If you want to make property investment a profitable experience, it’s important you buy properties that everyday Australians will want to live in. The more desirable your investment property, the easier it will be to find tenants, to keep tenants and to raise your rent.
So if you’re wondering how to find an investment property, here’s what makes a rental property stand out for all the right and wrong reasons.
Location is everything when it comes to property investing, so you need to get it right. But what makes for a great location depends on the type of property you’re buying and the tenants you want to attract.
If you’re buying a unit for young professionals, then a place close to the CBD with buzzing nightlife and restaurants on its doorstep tends to be a safe choice. Whereas good schools, a fenced garden and easy access to parks and playgrounds may be more important when you’re purchasing a family-sized home.
That said, there are some common location deal-breakers. No one wants to live in an unsafe area that’s visibly down at heel. So do your homework beforehand by checking local crime statistics, especially if it’s an unfamiliar neighbourhood. A great place to start is on Homely.com.au who provide suburb reviews and Q&A’s to find out what it’s like to live in.
There are now more cars on the roads than ever before and not enough spots to park them, particularly in big cities. This can make the humble parking spot a big deal when it comes to rentals.
The more off-street parking spaces the property has the better – even if it’s a one-bedroom unit. Many people rent as couples, each with their own car that ideally needs its own spot.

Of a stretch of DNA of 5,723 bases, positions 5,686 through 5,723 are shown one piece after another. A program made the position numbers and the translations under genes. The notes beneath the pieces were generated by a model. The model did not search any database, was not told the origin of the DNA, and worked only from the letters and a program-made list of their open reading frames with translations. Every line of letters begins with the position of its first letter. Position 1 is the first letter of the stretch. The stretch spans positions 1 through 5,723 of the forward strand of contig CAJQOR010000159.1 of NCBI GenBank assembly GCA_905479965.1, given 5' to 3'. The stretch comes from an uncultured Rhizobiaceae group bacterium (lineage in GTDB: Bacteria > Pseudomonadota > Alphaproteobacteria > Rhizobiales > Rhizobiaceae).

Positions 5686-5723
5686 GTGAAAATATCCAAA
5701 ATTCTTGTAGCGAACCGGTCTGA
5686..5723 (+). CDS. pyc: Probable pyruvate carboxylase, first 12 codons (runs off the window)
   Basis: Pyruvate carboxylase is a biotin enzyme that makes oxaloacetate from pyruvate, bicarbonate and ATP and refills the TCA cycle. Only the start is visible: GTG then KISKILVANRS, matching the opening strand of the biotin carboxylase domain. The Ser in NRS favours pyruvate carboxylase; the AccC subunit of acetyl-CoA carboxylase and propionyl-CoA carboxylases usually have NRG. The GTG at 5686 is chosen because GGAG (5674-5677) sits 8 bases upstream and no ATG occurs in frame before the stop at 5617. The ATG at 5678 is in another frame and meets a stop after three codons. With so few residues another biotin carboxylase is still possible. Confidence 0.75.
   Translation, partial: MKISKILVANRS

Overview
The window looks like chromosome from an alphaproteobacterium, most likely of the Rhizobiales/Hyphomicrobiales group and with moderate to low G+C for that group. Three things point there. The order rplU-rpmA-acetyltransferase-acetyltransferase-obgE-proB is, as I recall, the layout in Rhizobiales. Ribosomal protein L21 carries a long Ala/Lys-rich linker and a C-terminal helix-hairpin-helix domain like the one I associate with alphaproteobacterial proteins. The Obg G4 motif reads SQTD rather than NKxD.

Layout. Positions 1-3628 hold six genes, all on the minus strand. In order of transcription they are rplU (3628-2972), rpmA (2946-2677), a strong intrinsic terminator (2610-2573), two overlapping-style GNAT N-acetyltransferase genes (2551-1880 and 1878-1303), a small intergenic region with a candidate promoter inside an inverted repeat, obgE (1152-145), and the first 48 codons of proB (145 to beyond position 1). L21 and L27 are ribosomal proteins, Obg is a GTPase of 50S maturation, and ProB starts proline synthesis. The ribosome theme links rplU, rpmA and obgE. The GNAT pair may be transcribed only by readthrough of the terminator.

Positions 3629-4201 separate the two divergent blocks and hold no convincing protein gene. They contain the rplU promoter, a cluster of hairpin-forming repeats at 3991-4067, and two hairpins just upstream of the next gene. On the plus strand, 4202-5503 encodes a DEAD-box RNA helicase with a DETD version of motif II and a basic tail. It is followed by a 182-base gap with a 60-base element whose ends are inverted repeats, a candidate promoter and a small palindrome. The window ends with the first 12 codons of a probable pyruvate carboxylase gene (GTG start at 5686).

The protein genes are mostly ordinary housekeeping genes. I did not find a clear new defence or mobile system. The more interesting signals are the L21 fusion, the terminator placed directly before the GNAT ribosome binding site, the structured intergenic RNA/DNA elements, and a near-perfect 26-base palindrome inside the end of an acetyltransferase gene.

Air-con and fans
Given our sweltering summers, it shouldn’t surprise you that having air-conditioning and ceiling fans makes a rental property more appealing.
If your chosen property doesn’t have air-con, consider installing a system, particularly in the main bedrooms. No tenant wants to be hot, sweaty and sleepless night after night, so this can be a huge selling point.
Tenants come with ‘stuff’ that needs to be put away, be this their clothes and books or their bicycles and skis. So the more storage a property has, the more favourably they’ll look at it.
Limited storage, on the other hand, can turn prospective tenants off as it can make for cluttered and cramped living conditions.
A modern kitchen and bathroom
Dreary and outdated dark wood kitchens and grotty bathrooms can be a big no-no for tenants. While a good lick of white paint can take you so far, if anything is broken, dirty or threadbare in these rooms it might need to be replaced.
Renters love a touch of luxury and convenience, so if your budget allows consider installing a dishwasher.
Australians are known for loving the outdoors, so if the property has access to a balcony or a backyard it becomes a more attractive rental prospect. But these outdoor areas need to be well-maintained and not overgrown with weeds, otherwise you’ll risk putting off tenants.
If you’re investing in a family suburb, then look for a backyard that’s fenced as this tends to be a non-negotiable if the tenants have children.
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